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Letters to the editor - 7/10/03

July 10, 2003

School system is hardly 'world class'


To the editor:

Is our education system world class or not?

Tell me how you can be considered world class when you are in the process of taking away what you call World Language (foreign languages), except for Spanish. Where is the choice? What a world we will be living in if everyone speaks only English and Spanish. If we are to be a top-notch educational system, the Board of Education must focus its attention on what is best for students, not the glory of pushing its ideas on everyone.

The board also has set the wheels in motion to cut some of the technology from the current budget. What kind of world class system has so little technology offered to nearly 20,000 students?

There are not enough computers in secondary schools to be used by teachers and students. The ones that are available don't have enough software to use in teaching. Again I ask, what kind of "world class" are we living in without technology?

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We need to stop creating jobs and new titles for adding top-paying positions at the central office and get back to a system that has a desire to teach students. I resent the number of high-paying jobs that have been created in the past two years. Taxpayers are not receiving their money's worth in education. This board has a history of forgetting about the students.

The first cut in the budget should have been LRT's at the high school. Students must be taught to read in elementary school. All of the students in elementary and middle schools have been the recipients of LRT's in the system. Tell us taxpayers where is the exit plan for these positions, or are we going to give them a new title and keep them forever at what cost?

When these positions were started at the middle school they were to be a three-year position funded by a grant. The grant has expired and now the taxpayers are paying the bill. The number of students being worked with by these people are so few, yet other students are in large classes. Is this the best way to spend tax dollars?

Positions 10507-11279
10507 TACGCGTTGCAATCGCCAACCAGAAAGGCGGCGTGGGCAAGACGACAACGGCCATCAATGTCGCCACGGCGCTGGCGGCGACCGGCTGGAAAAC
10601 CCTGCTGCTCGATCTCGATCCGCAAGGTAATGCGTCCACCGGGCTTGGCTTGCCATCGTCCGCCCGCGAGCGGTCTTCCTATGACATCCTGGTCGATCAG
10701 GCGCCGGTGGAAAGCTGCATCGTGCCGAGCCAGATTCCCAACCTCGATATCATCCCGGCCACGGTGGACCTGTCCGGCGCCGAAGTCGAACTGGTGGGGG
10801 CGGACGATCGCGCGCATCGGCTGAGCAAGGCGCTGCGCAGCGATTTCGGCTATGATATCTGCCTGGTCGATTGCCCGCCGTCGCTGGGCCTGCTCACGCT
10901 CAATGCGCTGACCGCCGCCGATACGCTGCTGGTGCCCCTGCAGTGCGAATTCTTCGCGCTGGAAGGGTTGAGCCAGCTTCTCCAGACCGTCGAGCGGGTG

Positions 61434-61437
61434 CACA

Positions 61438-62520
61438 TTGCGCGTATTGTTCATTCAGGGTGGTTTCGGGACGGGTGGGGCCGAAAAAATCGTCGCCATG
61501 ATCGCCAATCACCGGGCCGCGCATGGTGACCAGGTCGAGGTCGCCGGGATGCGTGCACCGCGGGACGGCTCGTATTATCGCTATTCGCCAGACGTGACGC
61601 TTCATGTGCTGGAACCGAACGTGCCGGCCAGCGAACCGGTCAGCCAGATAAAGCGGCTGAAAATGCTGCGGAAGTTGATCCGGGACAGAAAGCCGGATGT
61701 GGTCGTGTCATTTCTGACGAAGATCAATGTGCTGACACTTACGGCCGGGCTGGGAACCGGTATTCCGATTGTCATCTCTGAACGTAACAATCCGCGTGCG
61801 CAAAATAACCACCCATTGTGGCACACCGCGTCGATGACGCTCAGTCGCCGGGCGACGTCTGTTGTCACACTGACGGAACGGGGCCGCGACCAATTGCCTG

J.M. Unger
Hagerstown




World revolves around computers


To the editor:

This is a continuation of "Is It Fair?" As I sit here, wondering how times have changed over the years, I think of things that just don't seem fair.

So once again I write, in hopes you take this seriously. It's computers.

Nowadays everything advertised on TV, whether it's to order something advertised or to get more information on a subject a talk show offers, it's "log on to www. .com. The poor or older person who hasn't a computer is totally left out. And that goes for credit cards, too.

Some ads say call this number and order with your "credit card" and you get such and such for one half price. Example: (Supposedly a Christian ad) Buy "WOW" cassettes or CDs on your credit card and they're only $9.95; however, if you send for them with a check or money order, they are $19.95. What kind of true Christian charges the poor person more than the "upper class?"

The ones who can't afford a credit card or a computer have to pay more for many products offered. Talk shows such as "Oprah" tell you for more information or to give an opinion of any subject go to the Web site at www. .com. There's no mailing address for those who can't afford a computer.

For instance, I have had a letter to Oprah in my pocket book months ago, only to find out she has no mailing address any more. If you want to make a point or have questions on subjects discussed on her show, you can't, as in Can Not, not unless you have a computer.

It's as if a poor person has no right to have a say. If the show has a subject that lets its viewers vote on something it's "log on to www. .com and cast your vote. No computer? No say, no vote.

Once again, is this fair?

Elsie Daugherty
Warfordsburg, Pa.

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